Remote RI General Assembly Sessions 'A Last Resort': Coronavirus

Rachel Nunes

This article originally appeared on the Cranston Patch

PROVIDENCE, RI — All General Assembly sessions, including the House of Representatives, Senate and committee meetings have been canceled for a third week due to the new coronavirus. Although State House officials are looking into alternative options for meeting, remote sessions will not be held right away, a spokesperson for House Speaker Nicholas Mattiello said.

"While we are researching remote session options, we're still waiting to see at this point," Larry Berman said.

Although a remote session is a possibility, Mattiello is considering it a last resort at this time, Berman said, particularly because it makes it difficult for the public to offer comment.

"Public input is extremely important, especially in committee hearings," Berman said. "The speaker is reluctant to move to remote sessions at this time."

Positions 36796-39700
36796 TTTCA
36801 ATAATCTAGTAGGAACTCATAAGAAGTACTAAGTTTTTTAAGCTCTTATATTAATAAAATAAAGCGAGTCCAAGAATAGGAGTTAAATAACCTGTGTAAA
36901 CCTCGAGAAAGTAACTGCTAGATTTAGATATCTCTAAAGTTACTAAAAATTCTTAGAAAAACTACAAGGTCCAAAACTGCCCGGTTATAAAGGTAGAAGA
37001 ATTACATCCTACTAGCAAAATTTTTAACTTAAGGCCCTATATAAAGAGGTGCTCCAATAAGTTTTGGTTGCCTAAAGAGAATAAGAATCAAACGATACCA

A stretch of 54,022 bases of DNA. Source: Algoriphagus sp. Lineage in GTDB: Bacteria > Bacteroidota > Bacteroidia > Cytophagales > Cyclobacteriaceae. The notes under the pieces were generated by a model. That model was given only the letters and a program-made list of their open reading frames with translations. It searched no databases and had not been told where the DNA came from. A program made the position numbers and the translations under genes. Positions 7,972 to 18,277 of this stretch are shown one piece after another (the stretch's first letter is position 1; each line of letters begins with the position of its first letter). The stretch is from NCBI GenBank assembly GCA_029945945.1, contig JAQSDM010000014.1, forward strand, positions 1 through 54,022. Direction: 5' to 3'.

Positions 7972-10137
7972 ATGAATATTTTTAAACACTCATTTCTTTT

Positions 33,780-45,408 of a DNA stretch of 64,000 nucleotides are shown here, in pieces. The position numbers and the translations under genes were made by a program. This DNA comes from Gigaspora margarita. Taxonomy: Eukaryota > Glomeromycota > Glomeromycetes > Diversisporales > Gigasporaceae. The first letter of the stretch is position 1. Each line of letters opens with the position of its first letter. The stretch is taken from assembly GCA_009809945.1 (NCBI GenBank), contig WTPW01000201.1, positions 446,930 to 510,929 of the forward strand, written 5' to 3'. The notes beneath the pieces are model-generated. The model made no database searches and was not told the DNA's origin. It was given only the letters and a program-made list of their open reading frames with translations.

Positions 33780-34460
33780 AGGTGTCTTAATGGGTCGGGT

Because the situation surrounding COVID-19 is changing by the day in Rhode Island, all options will be considered to adapt to future scenarios. If the cancellations are forced to continue for four to six weeks, Mattiello will reconsider alternate options, Berman added.

Once the General Assembly reconvenes, lawmakers will have several options to make up for lost time. This could mean increasing the frequency of sessions from three to four or five per week or convening earlier in the day, Berman continued. While it's unlikely that the session will be extended past the state budget deadline on July 1, "anything is possible," he said. Because the budget must be passed before that deadline, it's possible that other legislation could be put aside until the fall.

Some, however, have opposed the delayed legislative sessions. Nicholas Delmenico, a Democratic candidate for House District 27 in Coventry, called for lawmakers to return to the State House as soon as possible.

"We are in the middle of an unprecedented crisis," Delmenico said in a statement. "Legislative bodies across the United States, from states like Utah and Pennsylvania, as well as the Providence City Council have figured this out. Why can’t we? It’s time for remote sessions."

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